The United States House of Representatives Committee on Financial Services grilled the Secretary for the U.S. Department of Housing and Urban Development Julian Castro Wednesday morning to unveil the status of the housing regulator.
At the beginning of January, the Obama Administration directed, via executive action, the Federal Housing Administration to reduce annual mortgage insurance premiums by 50 basis points, from 1.35% to 0.85%.
The White House statement said that for the typical first-time homebuyer, this reduction will translate into a $900 reduction in their annual mortgage payment.
“Existing homeowners who refinance into an FHA mortgage will see similar reductions to their mortgage payments as well,” the Obama Administration’s statement said. “In total, this action will help millions of families save billions of dollars in mortgage payments in the coming years, helping to support the housing market recovery.”
The purpose of the hearing was to examine the financial status of the FHA, particularly the health of the Mutual Mortgage Insurance Fund. And while there were members of the committee that commended Castro on his work, the hearing titled, “The Future of Housing in America: Oversight of the Federal Housing Administration,” quickly turned into a heated interrogation by House Financial Services Committee Chairman Jeb Hensarling, R-Texas, and others on the potential threat and impact to the America taxpayer.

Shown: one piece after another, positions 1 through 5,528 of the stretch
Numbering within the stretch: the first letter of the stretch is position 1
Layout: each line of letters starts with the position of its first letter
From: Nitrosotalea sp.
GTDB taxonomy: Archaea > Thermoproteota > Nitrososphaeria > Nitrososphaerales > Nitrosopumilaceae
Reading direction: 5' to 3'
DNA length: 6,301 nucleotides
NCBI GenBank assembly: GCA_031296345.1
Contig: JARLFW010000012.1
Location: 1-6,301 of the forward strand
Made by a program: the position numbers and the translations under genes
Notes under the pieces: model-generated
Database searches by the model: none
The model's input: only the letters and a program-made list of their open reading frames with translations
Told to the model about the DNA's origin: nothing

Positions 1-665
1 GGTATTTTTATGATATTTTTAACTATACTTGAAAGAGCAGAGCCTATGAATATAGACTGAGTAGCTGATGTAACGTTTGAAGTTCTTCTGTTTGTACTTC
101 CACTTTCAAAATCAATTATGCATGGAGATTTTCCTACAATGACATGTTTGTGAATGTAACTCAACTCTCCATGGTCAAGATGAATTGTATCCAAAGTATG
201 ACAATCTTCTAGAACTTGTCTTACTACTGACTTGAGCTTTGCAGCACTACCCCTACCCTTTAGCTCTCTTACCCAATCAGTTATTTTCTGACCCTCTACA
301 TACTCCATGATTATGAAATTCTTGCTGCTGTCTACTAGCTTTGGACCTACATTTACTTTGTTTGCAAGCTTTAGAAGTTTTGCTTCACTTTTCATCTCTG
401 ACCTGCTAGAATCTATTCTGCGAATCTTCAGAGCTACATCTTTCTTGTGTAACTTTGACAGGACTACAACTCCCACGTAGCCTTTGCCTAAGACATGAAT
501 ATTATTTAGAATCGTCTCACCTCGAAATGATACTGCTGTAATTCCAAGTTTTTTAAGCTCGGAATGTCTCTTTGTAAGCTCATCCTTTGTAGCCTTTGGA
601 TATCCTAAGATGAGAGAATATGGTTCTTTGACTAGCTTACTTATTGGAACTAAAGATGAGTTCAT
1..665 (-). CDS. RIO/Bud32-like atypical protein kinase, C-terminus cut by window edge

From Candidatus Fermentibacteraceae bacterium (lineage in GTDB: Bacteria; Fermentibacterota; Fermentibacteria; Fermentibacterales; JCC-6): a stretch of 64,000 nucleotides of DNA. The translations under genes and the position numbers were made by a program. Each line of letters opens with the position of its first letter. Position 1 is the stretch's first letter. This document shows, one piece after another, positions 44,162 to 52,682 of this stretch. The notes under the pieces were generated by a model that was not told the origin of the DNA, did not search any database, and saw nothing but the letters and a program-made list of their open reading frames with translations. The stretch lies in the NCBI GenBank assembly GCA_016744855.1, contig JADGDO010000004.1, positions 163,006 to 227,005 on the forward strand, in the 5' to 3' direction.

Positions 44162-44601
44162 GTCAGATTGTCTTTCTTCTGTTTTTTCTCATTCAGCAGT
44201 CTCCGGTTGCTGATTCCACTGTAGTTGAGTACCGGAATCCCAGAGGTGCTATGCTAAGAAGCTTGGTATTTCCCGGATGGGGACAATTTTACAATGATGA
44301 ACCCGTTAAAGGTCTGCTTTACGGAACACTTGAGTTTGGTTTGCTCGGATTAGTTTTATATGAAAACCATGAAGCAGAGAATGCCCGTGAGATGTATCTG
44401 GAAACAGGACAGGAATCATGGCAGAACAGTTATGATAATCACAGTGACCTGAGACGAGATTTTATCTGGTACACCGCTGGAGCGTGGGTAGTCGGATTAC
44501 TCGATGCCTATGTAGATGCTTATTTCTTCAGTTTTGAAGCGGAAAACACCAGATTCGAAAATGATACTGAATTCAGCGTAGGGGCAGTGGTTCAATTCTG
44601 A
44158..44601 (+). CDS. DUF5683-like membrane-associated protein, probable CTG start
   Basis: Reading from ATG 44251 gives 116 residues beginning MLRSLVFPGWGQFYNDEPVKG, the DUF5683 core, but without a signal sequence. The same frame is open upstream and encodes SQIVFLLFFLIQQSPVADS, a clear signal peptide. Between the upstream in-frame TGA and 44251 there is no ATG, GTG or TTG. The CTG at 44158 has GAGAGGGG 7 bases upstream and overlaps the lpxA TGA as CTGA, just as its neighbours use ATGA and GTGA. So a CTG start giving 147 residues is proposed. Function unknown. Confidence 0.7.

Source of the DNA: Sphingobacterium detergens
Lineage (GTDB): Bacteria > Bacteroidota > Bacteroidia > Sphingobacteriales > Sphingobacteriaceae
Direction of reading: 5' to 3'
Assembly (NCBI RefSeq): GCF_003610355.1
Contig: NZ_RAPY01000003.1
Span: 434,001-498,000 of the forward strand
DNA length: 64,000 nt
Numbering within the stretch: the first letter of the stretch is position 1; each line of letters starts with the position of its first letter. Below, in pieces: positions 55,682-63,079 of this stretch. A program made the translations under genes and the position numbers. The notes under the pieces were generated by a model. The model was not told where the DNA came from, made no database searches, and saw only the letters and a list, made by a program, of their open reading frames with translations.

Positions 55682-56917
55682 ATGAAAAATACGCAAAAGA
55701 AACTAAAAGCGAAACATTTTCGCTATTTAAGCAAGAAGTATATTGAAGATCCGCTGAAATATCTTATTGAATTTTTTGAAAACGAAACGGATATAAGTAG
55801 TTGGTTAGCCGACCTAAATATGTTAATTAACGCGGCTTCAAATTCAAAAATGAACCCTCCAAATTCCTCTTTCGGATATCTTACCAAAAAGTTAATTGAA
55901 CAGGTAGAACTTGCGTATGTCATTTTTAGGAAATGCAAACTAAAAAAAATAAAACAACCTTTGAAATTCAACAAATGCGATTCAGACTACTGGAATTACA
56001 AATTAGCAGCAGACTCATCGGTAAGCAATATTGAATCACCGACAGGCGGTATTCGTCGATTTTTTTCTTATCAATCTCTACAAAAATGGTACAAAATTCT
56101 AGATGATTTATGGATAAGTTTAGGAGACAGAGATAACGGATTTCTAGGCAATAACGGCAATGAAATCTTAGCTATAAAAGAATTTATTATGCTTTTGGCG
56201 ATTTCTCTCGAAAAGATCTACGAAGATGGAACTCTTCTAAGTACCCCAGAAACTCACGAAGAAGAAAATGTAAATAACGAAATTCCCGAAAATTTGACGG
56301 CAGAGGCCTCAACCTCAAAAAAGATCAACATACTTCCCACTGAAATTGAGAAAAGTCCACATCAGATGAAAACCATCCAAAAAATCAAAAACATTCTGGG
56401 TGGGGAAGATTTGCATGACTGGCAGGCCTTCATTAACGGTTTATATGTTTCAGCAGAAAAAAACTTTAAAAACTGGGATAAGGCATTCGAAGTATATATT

“We strengthened underwriting standards, overhauled our loss mitigation process, and increased insurance premiums five times since 2010. The result of these actions is a $21 billion improvement to the value of the Mutual Mortgage Insurance Fund in just two years,” said Castro in his beginning testimony (A full copy of his testimony can be found here). “With FHA’s most recent independent actuarial analysis showing ongoing improvement, and the overall housing market’s continued recovery, it is clear FHA has turned the page on the recession.”
U.S. Rep. Maxine Waters, D-Calif., Ranking Member of the Financial Services Committee, was one of the few to praise Castro.
“Secretary Castro, although today you will likely take a fair amount of criticism from my colleagues on the other side of the aisle for your decision, I’d like to take a moment to remind them that when the private sector virtually left our struggling housing market during the worst of the crisis, the FHA stepped up and provided the liquidity that kept it afloat. Despite the steps toward recovery the economy has taken since then, the housing sector continues to suffer from a tight lending environment – and a strong FHA is still very necessary,” said Waters.
“I would also note that FHA is far from bankrupt, holding approximately $40 billion in reserves, continuing to generate revenue, and taking critical steps to recover its capital reserves, which are projected to show a positive balance in 2015,” she added.
But despite her praise, the other side of the aisle took the opportunity to pounce on the secretary.
The crux of Hensarling’s argument was that no matter what initiative HUD is taking it is not following the law.
“The MMIF must maintain a capital reserve ratio of no less than 2%. It’s not may. It’s not might. It’s not hope. It says shall,” said Hensarling.